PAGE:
Erin Morgenstern’s The Night Circus reads like a dream.
Built around the Cirque de Reves, French for the “Circus of Dreams,” a fantastic 19th-century circus that appears out of thin air and is active exclusively during the nighttime, Morgenstern crafts a tale that institutes fantasy in a pre-established historical setting. The story follows the childhoods of two gifted orphans, Celia and Marco, as they are raised by equally extraordinary—though brutish—guardians. Little do Celia and Marco know, their respective guardians have established a competition, that which will pit the two children against each other, using the Cirque de Reves as the contest’s stage. Then, when the two contestants begin to fall in love, the situation is unquestionably complicated.
The crux of The Night Circus is rooted in its themes of fantasy, family, history, and tragedy. Morgenstern layers the storylines of the novel beautifully, capturing the lives of Celia and Marco while also following the adventures of a young admirer of the Cirque de Reves, Bailey. This added storyline adds a sense of realism to the novel, as if all readers could be on the outside looking in at the circus and its tribulations. While the story is, at times, a lighthearted fantasy, it encapsulated the struggles that many adolescent readers may have. It is discovered that Celia’s mother committed suicide, which caused her to be handed off to her father, who is undoubtedly abusive in his training of her. Both Celia and Marco’s childhoods are marked by loneliness amidst activity others would likely find comforting and enjoyable within the Circus. Because of this, The Night Circus may be a more suitable read for older adolescents, who will more fully grasp the themes of the book and its multifaceted plot.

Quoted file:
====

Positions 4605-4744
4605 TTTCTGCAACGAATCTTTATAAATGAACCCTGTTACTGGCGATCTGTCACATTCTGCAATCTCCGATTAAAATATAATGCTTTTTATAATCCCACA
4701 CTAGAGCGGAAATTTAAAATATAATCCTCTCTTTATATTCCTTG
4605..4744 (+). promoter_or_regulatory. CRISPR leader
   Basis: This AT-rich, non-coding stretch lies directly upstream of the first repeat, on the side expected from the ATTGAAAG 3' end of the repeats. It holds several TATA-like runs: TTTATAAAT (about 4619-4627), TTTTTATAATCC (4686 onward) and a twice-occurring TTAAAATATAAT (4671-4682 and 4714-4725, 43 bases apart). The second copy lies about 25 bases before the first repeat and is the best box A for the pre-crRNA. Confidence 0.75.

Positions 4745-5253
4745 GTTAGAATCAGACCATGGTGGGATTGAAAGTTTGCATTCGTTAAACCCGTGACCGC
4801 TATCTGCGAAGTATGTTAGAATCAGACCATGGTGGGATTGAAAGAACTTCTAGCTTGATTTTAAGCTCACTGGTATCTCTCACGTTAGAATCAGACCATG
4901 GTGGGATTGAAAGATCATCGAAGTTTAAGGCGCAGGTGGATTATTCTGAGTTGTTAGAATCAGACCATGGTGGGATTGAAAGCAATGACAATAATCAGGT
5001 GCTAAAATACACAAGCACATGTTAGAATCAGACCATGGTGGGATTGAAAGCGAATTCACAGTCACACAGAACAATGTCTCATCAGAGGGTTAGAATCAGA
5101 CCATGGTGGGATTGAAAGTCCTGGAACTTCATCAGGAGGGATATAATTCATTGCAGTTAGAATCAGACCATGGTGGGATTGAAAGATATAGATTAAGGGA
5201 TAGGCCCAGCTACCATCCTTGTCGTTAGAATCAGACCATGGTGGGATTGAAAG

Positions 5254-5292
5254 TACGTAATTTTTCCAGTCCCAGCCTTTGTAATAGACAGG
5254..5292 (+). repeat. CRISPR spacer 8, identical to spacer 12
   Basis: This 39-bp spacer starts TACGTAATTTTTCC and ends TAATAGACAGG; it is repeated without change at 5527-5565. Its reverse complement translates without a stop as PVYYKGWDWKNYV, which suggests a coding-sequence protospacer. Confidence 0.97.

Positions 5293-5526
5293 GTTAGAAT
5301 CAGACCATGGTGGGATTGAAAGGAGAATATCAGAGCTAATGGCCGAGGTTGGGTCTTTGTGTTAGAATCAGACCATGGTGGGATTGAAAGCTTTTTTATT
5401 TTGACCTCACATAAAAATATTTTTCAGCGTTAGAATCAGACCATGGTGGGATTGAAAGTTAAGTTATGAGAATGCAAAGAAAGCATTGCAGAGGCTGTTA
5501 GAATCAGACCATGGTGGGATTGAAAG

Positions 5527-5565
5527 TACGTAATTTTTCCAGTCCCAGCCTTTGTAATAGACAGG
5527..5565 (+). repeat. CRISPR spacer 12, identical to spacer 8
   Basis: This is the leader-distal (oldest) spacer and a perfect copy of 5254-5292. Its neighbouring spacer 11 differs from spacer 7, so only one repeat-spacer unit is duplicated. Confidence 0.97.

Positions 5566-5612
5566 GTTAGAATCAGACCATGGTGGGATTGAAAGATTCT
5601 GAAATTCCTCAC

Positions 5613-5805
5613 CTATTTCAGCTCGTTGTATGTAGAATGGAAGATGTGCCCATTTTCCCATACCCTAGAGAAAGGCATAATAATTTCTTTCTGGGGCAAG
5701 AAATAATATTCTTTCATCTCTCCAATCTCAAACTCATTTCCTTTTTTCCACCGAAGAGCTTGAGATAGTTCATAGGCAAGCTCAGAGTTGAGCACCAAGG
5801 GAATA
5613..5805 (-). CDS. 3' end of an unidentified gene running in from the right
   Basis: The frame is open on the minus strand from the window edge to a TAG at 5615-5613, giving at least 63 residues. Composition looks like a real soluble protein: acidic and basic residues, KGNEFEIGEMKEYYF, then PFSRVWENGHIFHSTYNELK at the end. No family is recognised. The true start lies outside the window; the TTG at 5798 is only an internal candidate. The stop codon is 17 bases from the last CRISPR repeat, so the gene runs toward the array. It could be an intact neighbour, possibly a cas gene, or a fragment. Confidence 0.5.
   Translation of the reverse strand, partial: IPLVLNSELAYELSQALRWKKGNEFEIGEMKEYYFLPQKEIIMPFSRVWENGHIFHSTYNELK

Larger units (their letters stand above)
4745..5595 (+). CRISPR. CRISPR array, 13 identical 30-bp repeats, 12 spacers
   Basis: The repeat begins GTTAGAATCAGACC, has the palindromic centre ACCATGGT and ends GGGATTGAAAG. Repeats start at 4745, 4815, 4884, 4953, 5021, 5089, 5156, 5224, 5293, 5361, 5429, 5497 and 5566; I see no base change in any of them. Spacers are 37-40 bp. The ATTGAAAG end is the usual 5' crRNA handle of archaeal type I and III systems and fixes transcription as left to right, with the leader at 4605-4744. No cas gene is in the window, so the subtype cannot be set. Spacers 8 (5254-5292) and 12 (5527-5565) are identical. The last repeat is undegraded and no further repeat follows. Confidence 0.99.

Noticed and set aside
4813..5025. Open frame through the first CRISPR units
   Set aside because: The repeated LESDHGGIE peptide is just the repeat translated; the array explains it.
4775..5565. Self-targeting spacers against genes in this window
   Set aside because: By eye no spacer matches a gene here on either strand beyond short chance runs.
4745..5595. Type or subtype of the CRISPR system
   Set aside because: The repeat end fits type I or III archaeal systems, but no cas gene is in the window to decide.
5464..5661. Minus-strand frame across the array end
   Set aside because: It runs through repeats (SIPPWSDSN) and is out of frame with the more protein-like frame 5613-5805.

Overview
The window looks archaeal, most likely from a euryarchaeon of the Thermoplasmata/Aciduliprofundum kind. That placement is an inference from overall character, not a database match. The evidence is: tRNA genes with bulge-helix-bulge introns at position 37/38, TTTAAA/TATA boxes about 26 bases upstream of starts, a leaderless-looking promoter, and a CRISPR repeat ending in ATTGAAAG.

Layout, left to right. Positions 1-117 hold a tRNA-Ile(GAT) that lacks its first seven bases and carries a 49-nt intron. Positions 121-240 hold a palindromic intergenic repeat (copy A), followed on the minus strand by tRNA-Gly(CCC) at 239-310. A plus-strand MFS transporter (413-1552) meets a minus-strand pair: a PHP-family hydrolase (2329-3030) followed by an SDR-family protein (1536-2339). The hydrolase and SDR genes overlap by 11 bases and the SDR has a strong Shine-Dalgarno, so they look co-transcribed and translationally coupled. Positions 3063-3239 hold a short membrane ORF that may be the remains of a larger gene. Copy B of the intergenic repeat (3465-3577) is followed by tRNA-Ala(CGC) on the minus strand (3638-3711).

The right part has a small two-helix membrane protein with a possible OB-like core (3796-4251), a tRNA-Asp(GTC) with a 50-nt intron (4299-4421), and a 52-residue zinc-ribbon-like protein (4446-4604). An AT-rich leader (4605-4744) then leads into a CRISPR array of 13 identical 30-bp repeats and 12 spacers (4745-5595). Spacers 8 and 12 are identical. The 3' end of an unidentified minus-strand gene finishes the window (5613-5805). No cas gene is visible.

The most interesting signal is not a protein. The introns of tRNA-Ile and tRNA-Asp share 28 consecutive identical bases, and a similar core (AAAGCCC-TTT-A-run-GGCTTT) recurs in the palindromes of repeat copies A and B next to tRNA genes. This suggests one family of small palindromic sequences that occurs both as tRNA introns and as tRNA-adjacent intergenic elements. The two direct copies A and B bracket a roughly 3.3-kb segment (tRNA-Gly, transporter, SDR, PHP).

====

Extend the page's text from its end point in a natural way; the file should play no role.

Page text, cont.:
Erin Morgenstern’s The Night Circus would be an excellent novel for Brown Summer High School because it provides a unique challenge for adolescent readers while maintaining an incredible story. It is not always an easy task to track the plot of a book with multiple storylines, which would be a skill developed throughout the reading of this novel. Additionally, the novel’s text complexity is of a higher level than most adolescent literature, which makes it a novel that can be revisited for purposes of vocabulary development and plot-related clarity. The Night Circus transcends the boundaries of realism within its fantastical plot, but has the ability to surpass the partitions of its own genre through its relatability and literary intricacies.
By: Thea Monje
Morgenstern, Erin. The Night Circus: A Novel. New York: Anchor. 2012. Print.